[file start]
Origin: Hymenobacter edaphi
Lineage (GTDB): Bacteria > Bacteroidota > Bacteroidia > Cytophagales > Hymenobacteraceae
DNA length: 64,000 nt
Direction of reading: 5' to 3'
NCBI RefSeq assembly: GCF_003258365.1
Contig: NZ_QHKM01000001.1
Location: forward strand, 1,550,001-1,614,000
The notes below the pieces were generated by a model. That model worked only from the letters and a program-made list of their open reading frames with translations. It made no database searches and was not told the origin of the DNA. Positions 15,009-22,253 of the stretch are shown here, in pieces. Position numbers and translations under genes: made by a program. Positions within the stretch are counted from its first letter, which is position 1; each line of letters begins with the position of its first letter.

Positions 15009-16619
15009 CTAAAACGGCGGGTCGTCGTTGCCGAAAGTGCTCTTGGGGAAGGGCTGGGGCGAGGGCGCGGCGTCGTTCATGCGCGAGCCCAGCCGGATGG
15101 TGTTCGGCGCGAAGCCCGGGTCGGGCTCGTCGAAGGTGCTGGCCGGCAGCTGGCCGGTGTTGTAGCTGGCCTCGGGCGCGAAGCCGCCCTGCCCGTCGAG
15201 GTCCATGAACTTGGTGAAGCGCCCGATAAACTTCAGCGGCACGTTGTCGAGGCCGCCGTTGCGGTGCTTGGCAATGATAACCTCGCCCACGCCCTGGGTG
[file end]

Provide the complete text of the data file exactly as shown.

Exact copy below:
Origin: Hymenobacter edaphi
Lineage (GTDB): Bacteria > Bacteroidota > Bacteroidia > Cytophagales > Hymenobacteraceae
DNA length: 64,000 nt
Direction of reading: 5' to 3'
NCBI RefSeq assembly: GCF_003258365.1
Contig: NZ_QHKM01000001.1
Location: forward strand, 1,550,001-1,614,000
The notes below the pieces were generated by a model. That model worked only from the letters and a program-made list of their open reading frames with translations. It made no database searches and was not told the origin of the DNA. Positions 15,009-22,253 of the stretch are shown here, in pieces. Position numbers and translations under genes: made by a program. Positions within the stretch are counted from its first letter, which is position 1; each line of letters begins with the position of its first letter.

Positions 15009-16619
15009 CTAAAACGGCGGGTCGTCGTTGCCGAAAGTGCTCTTGGGGAAGGGCTGGGGCGAGGGCGCGGCGTCGTTCATGCGCGAGCCCAGCCGGATGG
15101 TGTTCGGCGCGAAGCCCGGGTCGGGCTCGTCGAAGGTGCTGGCCGGCAGCTGGCCGGTGTTGTAGCTGGCCTCGGGCGCGAAGCCGCCCTGCCCGTCGAG
15201 GTCCATGAACTTGGTGAAGCGCCCGATAAACTTCAGCGGCACGTTGTCGAGGCCGCCGTTGCGGTGCTTGGCAATGATAACCTCGCCCACGCCCTGGGTG